Monday 11 April 2011

Just when you thought sound recordings had gone quiet ...

The eventual duration of
copyright in sound recordings? 
"Copyright term extension: Back from the grave" is the title of this piece by Bournemouth University's Martin Kretschmer. He explains:
"Two years ago, on 23 April 2009, the last European Parliament voted in first reading for a proposed Directive, extending the term of copyright for sound recordings from currently 50 to 70 years. The Directive was then blocked on the Council of the European Union by a coalition of Benelux, and some Scandinavian and East European countries that took note of the empirical evidence mustered by independent academics from across Europe.

Since 2009, the world has changed. A new European Parliament and Commission are in place, and the focus of recent copyright initiatives has been on the opportunities offered by digitisation for cultural, social and commercial innovation. As Neelie Kroes, European Commission Vice-President for the Digital Agenda said in speech at Avignon on 5 November 2010: 
“Instead of a dysfunctional [copyright] system based on a series of cultural Berlin walls, I want a return to sense. A system where there is scope to create new opportunities for artists and creators, and new business models that better fit the digital age. We want to help you seize the opportunities of this age.“
So why has the Copyright Term Extension Directive suddenly re-appeared on the Agenda of the Legal Affairs Committee of the European Parliament (JURI), as a late addendum (at no. 31, and as of Monday 11 April, not on the website of the JURI committee)? [link here to Pirate Party MEP Christian Engström]

Music industry lobbyists have succeeded in overturning Danish and Czech opposition, picking off key members of parliament in these countries. The Danish government has now notified the Commission that it supports term extension, breaking the blocking minority on the Council. See press release of 24 February.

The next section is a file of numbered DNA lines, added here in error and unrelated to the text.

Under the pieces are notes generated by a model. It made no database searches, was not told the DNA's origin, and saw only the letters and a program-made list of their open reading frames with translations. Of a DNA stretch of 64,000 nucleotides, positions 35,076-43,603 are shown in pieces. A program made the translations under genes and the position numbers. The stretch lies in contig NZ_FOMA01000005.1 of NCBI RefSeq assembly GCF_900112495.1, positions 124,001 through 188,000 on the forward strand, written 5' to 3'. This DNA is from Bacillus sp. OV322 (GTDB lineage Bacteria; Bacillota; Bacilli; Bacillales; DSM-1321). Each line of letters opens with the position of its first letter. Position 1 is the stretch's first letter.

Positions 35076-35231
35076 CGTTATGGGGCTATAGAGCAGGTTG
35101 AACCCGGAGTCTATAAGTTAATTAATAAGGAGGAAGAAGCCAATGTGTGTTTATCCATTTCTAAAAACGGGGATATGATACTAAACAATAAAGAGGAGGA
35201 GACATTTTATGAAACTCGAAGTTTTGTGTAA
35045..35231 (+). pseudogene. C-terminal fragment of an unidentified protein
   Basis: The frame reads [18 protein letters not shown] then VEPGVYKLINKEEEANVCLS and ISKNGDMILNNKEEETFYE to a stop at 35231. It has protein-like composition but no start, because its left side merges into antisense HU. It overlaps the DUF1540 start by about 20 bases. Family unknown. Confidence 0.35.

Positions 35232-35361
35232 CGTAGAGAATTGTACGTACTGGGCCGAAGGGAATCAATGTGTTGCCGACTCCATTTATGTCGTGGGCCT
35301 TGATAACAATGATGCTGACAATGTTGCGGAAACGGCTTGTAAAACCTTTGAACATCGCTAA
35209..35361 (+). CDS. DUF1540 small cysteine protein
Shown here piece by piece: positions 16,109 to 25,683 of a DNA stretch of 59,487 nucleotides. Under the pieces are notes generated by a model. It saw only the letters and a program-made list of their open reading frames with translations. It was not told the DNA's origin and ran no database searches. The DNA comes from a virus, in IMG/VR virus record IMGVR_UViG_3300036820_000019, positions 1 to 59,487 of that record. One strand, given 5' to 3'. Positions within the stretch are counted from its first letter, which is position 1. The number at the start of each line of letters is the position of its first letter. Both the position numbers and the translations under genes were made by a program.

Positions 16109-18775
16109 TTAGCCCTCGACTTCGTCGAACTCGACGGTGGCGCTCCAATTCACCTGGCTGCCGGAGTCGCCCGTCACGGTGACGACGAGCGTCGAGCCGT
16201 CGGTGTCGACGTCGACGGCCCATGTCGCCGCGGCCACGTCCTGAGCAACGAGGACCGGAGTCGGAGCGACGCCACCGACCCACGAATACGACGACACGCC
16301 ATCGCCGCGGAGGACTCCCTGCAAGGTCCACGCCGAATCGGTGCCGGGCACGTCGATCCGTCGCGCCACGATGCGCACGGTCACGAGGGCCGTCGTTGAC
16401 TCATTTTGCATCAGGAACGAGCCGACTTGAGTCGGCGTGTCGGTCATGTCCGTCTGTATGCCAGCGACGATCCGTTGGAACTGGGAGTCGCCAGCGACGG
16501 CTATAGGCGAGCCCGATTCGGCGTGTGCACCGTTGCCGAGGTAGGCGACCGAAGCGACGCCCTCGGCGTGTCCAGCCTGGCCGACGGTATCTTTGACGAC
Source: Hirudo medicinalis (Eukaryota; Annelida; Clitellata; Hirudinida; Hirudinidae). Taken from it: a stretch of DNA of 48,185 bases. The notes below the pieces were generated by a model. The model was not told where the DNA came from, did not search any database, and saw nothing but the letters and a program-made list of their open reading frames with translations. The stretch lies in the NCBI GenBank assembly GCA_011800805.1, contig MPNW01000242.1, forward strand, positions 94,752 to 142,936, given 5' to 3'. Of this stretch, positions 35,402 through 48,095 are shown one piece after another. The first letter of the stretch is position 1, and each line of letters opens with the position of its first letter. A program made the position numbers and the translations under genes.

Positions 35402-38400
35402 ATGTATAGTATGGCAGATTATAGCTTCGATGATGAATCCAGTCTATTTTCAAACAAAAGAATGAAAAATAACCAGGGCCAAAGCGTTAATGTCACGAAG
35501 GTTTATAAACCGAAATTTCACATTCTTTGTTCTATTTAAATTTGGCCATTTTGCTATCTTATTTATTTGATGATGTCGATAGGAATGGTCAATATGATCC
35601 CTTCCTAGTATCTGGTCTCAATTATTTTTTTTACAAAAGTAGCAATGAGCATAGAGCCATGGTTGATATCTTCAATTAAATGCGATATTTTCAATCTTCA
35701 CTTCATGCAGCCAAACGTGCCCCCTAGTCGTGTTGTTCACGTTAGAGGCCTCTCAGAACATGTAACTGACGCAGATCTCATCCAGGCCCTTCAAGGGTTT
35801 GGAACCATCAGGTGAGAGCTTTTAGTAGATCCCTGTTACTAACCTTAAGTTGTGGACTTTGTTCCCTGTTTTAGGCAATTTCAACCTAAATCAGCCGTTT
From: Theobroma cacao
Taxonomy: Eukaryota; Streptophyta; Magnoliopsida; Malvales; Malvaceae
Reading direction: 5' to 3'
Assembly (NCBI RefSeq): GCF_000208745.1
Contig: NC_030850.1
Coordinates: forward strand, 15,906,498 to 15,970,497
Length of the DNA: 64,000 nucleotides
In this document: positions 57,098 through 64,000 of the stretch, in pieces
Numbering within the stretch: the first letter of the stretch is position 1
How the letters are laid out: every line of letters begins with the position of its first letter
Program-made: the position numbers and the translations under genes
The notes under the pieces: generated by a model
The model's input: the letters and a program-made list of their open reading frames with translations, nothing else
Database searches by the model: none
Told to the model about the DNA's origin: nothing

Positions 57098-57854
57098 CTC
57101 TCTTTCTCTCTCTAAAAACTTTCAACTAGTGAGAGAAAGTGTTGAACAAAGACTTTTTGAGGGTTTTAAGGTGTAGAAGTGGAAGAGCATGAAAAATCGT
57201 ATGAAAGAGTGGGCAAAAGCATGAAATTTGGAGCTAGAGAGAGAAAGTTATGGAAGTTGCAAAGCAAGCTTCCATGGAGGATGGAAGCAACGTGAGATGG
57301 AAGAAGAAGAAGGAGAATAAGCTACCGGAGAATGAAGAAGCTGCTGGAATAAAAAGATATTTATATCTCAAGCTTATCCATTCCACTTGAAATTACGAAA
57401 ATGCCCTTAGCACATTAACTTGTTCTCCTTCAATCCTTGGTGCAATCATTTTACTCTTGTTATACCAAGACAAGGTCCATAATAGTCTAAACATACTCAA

Prompted by the Internal Market Directorate of the Commission, the current Hungarian presidency of the European Union is now looking to fast track this stale piece of legislation through Parliament while preparing the Council for a vote before the end of its presidency in June.

The Directors of four leading European intellectual property research institutes have just written an open letter in order to raise attention of this matter. It is still possible that the European Parliament will ask for a proper second reading of the text, or that other countries on the Council will reform a blocking minority (including the UK which is currently reviewing her intellectual property laws for their contribution to innovation and growth: Hargreaves Review, due to report at the end of April)".
Further developments will be posted here, as they unfold, tomorrow.

As a relatively keen observer of IP developments, I'm not often taken by surprise -- but this certainly caught me out.  I'm also unaware of any new evidence having been unearthed in order to present a stronger case for extension than that which was previously rejected.  Has there been any? Can anyone tell me?

Thanks are due to Martin Kretschmer and Mike Lynd (Marks & Clerk) for keeping me informed.


John R walker said...

There is more than a touch of the 'realm of the hungry ghosts' about some aspects of IP.

Anonymous said...

This is ridiculous and has nothing to do with the real raison d'etre of copyright -- which is to reward and stimulate creativity and innovation.